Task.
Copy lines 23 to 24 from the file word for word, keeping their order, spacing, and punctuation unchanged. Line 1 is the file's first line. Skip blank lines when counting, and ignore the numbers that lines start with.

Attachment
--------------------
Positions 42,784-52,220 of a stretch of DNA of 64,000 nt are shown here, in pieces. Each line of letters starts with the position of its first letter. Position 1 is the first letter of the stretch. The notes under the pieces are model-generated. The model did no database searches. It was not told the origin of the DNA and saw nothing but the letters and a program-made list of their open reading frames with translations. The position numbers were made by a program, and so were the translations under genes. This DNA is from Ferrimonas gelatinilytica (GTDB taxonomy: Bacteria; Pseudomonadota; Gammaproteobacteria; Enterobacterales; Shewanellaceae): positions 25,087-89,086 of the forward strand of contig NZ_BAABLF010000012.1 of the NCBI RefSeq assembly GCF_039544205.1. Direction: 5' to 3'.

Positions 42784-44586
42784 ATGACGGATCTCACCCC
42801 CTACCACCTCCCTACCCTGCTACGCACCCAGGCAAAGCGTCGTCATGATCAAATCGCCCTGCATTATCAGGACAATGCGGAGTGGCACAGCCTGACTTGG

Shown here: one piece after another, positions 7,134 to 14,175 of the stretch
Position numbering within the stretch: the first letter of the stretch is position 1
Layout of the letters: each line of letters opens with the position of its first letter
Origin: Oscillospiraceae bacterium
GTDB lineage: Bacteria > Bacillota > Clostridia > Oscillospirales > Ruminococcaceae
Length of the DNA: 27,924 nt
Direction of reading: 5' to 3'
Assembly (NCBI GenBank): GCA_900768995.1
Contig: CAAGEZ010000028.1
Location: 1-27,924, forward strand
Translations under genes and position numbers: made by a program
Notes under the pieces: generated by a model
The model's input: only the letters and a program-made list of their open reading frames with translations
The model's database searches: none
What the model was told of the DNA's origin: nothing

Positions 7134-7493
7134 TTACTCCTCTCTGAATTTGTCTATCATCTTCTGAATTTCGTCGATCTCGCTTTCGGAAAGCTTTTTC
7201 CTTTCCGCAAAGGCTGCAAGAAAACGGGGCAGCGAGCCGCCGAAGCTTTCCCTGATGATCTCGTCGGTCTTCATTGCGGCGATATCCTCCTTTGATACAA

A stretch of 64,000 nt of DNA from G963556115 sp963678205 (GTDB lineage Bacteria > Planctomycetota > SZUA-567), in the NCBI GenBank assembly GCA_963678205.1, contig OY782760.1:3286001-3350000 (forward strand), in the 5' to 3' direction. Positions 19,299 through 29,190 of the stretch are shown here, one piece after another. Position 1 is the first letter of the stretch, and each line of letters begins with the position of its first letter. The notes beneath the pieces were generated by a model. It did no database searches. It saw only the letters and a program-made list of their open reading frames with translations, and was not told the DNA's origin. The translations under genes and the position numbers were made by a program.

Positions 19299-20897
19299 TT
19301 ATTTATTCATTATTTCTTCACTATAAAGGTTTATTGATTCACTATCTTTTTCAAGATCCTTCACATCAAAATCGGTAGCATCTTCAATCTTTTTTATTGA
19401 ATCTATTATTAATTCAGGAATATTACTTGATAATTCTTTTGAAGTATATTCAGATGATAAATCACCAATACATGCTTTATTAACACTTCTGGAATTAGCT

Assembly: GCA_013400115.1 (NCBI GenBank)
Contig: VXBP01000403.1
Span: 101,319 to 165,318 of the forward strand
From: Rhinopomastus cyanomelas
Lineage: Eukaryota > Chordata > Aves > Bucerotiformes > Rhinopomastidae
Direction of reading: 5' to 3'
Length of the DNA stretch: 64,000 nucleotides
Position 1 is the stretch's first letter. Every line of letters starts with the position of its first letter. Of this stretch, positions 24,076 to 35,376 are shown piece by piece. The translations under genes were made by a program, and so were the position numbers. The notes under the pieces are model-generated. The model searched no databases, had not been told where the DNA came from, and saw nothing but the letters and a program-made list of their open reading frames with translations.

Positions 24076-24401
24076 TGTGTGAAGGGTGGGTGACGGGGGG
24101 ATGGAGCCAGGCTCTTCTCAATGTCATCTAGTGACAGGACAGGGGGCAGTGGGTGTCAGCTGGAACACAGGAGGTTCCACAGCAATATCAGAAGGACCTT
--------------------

A stretch of 64,000 nt of DNA from G963556115 sp963678205 (GTDB lineage Bacteria > Planctomycetota > SZUA-567), in the NCBI GenBank assembly GCA_963678205.1, contig OY782760.1:3286001-3350000 (forward strand), in the 5' to 3' direction. Positions 19,299 through 29,190 of the stretch are shown here, one piece after another. Position 1 is the first letter of the stretch, and each line of letters begins with the position of its first letter. The notes beneath the pieces were generated by a model. It did no database searches. It saw only the letters and a program-made list of their open reading frames with translations, and was not told the DNA's origin. The translations under genes and the position numbers were made by a program.

Positions 19299-20897